The government maintained prosecution efforts. Article 149a of law 13.344 criminalized all forms of labor trafficking and some forms of sex trafficking and prescribed penalties of four to eight years imprisonment and a fine, which were sufficiently stringent and, with respect to sex trafficking, commensurate with those prescribed for other serious crimes, such as rape. Inconsistent with international law, Article 149a required force, fraud, or coercion for child sex trafficking cases, and therefore did not criminalize all forms of child sex trafficking. However, 244A of the child and adolescent statute criminalized inducing a child to engage in sexual exploitation, without the need to prove the use of force, fraud, or coercion and prescribed penalties of four to 10 years imprisonment and a fine, which were sufficiently stringent and commensurate with those prescribed for other serious crimes, such as rape. Article 149 of law 13.344 prohibited trabalho escravo, or reducing a person to a condition analogous to slavery, defining forced labor to include degrading work conditions and exhausting work hours, going beyond situations in which people are held in service through force, fraud, or coercion.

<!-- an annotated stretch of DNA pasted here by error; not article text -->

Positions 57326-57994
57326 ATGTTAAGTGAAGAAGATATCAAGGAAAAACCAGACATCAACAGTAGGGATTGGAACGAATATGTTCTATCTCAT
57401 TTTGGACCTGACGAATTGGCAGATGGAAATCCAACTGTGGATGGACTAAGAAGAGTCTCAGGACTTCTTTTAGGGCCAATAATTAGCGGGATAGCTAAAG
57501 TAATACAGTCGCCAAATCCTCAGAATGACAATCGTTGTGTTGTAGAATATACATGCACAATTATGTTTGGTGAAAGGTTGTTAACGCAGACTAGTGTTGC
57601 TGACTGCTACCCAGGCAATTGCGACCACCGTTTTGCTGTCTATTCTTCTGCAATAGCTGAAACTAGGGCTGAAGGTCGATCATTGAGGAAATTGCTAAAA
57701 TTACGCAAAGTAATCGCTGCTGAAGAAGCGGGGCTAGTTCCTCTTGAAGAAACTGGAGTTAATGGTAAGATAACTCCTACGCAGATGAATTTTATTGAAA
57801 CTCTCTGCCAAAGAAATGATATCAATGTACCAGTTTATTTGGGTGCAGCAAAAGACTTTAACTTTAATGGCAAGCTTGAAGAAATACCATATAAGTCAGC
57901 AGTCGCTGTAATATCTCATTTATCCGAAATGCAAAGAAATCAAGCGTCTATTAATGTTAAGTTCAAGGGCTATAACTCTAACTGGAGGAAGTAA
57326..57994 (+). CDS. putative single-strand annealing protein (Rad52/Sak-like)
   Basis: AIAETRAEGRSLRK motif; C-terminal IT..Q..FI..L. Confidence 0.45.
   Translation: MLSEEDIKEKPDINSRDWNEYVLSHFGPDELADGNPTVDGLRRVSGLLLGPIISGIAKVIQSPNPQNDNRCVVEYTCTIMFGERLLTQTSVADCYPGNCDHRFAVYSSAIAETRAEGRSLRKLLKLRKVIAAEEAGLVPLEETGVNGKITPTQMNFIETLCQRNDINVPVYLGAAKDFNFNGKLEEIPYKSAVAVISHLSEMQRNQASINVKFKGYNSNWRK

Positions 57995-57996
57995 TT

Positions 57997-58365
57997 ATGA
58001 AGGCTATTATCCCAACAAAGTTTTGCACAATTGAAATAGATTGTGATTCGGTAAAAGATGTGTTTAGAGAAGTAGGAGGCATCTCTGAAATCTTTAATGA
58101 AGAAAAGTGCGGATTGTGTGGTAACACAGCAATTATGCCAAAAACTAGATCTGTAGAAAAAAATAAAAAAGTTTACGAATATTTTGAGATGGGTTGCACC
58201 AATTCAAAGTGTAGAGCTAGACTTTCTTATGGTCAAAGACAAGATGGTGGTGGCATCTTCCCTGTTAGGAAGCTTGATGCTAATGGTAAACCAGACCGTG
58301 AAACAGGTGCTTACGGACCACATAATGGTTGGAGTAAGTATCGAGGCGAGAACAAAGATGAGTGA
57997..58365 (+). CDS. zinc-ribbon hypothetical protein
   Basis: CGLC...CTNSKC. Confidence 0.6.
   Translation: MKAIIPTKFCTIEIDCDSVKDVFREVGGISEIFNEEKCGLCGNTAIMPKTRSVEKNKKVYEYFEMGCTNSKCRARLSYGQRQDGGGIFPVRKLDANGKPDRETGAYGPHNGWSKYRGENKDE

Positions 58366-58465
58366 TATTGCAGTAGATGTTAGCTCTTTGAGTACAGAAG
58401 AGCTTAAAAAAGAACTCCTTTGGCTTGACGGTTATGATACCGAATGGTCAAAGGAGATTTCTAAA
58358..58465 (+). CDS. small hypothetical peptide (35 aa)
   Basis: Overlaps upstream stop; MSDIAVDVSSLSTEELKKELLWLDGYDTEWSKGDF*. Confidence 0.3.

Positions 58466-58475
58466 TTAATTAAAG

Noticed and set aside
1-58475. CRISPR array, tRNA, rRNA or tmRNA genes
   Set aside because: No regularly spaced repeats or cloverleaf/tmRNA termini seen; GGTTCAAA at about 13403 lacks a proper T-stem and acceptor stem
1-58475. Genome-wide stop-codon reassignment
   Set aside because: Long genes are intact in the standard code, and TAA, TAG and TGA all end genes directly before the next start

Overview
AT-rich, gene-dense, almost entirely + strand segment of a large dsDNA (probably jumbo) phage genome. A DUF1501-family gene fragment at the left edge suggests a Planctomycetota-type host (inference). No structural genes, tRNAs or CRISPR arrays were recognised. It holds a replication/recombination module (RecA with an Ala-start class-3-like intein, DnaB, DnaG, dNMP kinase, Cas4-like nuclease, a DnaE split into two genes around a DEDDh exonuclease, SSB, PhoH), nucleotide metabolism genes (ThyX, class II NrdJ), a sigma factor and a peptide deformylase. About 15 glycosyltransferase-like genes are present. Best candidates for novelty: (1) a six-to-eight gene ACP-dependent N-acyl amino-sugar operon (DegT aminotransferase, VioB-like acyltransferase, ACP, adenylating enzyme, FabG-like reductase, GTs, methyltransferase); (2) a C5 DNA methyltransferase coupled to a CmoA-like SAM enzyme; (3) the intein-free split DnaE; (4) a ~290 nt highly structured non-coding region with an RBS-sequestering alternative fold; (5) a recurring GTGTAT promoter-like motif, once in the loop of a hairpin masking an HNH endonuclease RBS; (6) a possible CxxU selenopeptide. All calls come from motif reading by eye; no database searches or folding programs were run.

Contrary to previous years when law enforcement data occasionally included state and federal efforts, the 2017 investigation and prosecution data included information solely under federal jurisdiction. In 2017, authorities reported 190 investigations (171 investigations under article 149 and 19 investigations under article 149a), compared with 147 investigations in 2016 (103 new and ongoing investigations under the old penal code, 22 new and 20 ongoing investigations under article 149, and 22 investigations under article 149a). The government reported 57 prosecutions (55 under article 149 and two under article 149a), compared with 147 prosecutions in 2016 (135 under the old penal code, three under article 149, and three under article 149a in 2016). Authorities reported 81 total convictions in 2017 (four under article 149a in the superior court, 20 under article 149 in the superior court, two under article 149a in lower courts, and 55 convictions under article 149 by lower courts), compared with a total of 23 convictions in 2016 (22 in lower courts and one final conviction in the superior court). Most sex and labor traffickers convicted by lower courts appealed their convictions; there were 78 appeals related to trafficking cases in the federal court system in 2017 (compared with 29 in 2016). The prolonged appeals process lasted years and hampered Brazil’s overall law enforcement efforts. Authorities estimated 79.7 million cases were pending review in the Brazilian court system in 2017 and rulings in eight of every 10 cases were not enforced due to recurring appeals. The government did not report the length of sentences given for all cases, but media reported sentences for select cases ranged from two to seven years imprisonment. However, most convicted traffickers served sentences under house arrest or by spending only nights in prison while being free during the day.